Maria Tam Wai-chu (譚惠珠) quoted Zhang as saying conflicts in Hong Kong have grown sharper. Aside from historical reasons, Zhang also noted that some other countries also faced problems including unemployment, economic slow-down and difficulties of young people in buying their own flats. Hong Kong, he reportedly said, needs to find solutions to their problems.

Intriguingly, Zhang’s comments on Hong Kong contrasted markedly with some remarks he made at a separate meeting with Chief Executive Leung Chun-ying (梁振英). Leung said after the meeting Zhang was “shocked” and “feel distressed” about the Mong Kok riot. The NPC chairman said the “rioters” have caused damage to the city’s rule of law and international image. The official media did not report on their meeting.

It is unclear why Zhang has reportedly used some harsh words when he commented on the Mong Kok unrest. But taken his remarks as a whole, Zhang has exercised caution and restraint in his latest talk on Hong Kong.

In the wake of the Mong Kok clashes and the rise of radical localism as seen in the Legco by-election, it is unthinkable that Beijing feels satisfied with the state of the Hong Kong SAR. Wang Guangya, director of the State Council’s Hong Kong and Macau Affairs Office, has admitted there are multiple causes in the Mong Kok unrest. Hardliners may feel adamant a small number of pro-independence activists, with hostile foreign forces behind them, masterminded the riot. Wang’s remarks sound like a tacit admission of factors such as Leung’s governance.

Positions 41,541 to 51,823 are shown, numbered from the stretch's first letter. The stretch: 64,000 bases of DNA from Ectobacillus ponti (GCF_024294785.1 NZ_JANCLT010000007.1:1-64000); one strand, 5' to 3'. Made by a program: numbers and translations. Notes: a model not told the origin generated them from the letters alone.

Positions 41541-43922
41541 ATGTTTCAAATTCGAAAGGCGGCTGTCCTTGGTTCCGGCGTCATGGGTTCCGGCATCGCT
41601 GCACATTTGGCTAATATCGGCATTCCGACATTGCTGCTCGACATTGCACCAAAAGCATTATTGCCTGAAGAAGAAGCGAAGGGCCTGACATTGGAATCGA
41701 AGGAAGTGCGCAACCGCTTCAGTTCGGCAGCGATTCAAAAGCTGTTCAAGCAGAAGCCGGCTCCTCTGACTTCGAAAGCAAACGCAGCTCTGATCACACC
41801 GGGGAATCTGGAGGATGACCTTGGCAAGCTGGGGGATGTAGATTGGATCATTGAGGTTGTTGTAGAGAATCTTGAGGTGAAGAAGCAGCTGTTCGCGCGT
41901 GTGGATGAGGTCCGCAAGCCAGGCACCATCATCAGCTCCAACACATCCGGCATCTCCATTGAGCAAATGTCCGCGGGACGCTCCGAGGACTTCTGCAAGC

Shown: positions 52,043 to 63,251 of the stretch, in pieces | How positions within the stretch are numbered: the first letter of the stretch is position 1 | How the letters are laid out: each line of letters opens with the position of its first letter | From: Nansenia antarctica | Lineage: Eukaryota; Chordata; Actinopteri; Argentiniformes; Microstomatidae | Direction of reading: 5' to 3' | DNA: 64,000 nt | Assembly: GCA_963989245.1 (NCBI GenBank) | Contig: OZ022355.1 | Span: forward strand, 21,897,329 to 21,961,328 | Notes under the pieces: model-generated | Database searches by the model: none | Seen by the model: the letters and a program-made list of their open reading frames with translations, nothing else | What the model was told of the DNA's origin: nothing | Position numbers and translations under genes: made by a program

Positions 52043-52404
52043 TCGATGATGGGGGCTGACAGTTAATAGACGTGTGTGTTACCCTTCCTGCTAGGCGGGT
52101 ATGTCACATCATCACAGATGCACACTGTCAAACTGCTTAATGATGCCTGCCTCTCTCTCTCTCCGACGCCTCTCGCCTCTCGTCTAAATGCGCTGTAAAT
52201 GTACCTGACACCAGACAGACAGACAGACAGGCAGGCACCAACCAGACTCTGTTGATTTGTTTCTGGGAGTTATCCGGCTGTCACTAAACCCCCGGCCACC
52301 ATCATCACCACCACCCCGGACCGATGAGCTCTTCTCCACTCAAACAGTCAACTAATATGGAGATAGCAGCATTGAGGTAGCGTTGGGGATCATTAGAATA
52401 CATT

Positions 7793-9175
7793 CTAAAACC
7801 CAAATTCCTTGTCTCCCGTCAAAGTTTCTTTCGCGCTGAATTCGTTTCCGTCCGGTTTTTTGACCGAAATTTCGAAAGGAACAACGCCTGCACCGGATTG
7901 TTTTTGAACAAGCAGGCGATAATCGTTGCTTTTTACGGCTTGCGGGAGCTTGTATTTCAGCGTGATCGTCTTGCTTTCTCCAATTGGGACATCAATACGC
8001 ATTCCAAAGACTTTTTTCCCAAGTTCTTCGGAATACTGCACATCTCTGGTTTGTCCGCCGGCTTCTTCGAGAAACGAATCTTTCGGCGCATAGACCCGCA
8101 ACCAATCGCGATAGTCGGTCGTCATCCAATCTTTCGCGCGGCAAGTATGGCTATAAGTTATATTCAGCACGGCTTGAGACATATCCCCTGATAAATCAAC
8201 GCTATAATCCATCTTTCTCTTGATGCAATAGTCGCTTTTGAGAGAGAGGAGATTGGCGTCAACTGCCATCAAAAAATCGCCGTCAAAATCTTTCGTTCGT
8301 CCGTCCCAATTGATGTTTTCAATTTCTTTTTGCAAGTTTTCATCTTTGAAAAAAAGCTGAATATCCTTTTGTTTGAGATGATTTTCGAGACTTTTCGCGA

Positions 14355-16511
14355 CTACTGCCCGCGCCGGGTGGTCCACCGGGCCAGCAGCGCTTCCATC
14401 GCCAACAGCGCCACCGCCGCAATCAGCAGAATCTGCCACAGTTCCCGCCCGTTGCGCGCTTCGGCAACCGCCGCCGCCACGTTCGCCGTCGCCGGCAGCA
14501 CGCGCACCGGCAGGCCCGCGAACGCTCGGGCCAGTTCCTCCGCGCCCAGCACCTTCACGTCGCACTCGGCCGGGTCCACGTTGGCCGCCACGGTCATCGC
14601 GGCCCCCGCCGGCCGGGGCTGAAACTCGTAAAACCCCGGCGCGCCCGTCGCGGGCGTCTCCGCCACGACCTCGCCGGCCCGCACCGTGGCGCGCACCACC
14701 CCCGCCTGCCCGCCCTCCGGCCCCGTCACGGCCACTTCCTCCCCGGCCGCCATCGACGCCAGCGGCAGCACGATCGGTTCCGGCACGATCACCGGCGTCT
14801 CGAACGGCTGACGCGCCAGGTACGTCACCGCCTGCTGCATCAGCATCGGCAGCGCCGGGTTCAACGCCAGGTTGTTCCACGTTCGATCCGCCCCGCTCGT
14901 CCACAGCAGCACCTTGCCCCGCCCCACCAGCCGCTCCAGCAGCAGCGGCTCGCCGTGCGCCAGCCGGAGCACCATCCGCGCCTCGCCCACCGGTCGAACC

A local deputy of the CPPCC, Chan Yuen-han (陳婉孄), was more explicit. She pointed the finger at Leung’s style of governance during an interview in Beijing. The way the government governed, she said, was partly to blame for the polarisation of society. “Those (alleged rioters) who support independence, separatism is in the minority. Most people just don’t trust the government.” Chan was a strong supporter of Leung when he ran for the top post in 2012.

In another sign of the prevalence of the moderate line on Hong Kong during the plenum, State Councillor Yang Jiechi (楊潔篪), who takes care of foreign relations and Hong Kong affairs, spoke positively on the role of Hong Kong under “one country, two systems.”


Softly, softly

By keeping controversial political issues on the sidelines and putting economic development and the role of Hong Kong at a broader level of the country’s development as the main theme, the top leadership seems to be keen to moderate the city’s political atmosphere and mainland-Hong Kong relations, at least in the lead-up to the September 4 Legislative Council election.

Calming the political seas will benefit pro-establishment political parties in the upcoming election so as not to be victimised by voters angry with Beijing’s hardened stance on Hong Kong.

Perhaps more important, the unfolding of events – from Occupy Central to the Mong Kok unrest and the emergence of localism and growth of violence in rallies – has laid bare a sea of discontent, particularly among young people. It is unthinkable that has not prompted a rethink of Beijing leaders on their Hong Kong policy and approach.

From many perspectives, change is a must to stop political confrontation from undermining the city’s economic development and core systems and values. The lull in Beijing may be prelude to change – or a lull before the storm. Be prepared for whatever the political weather holds.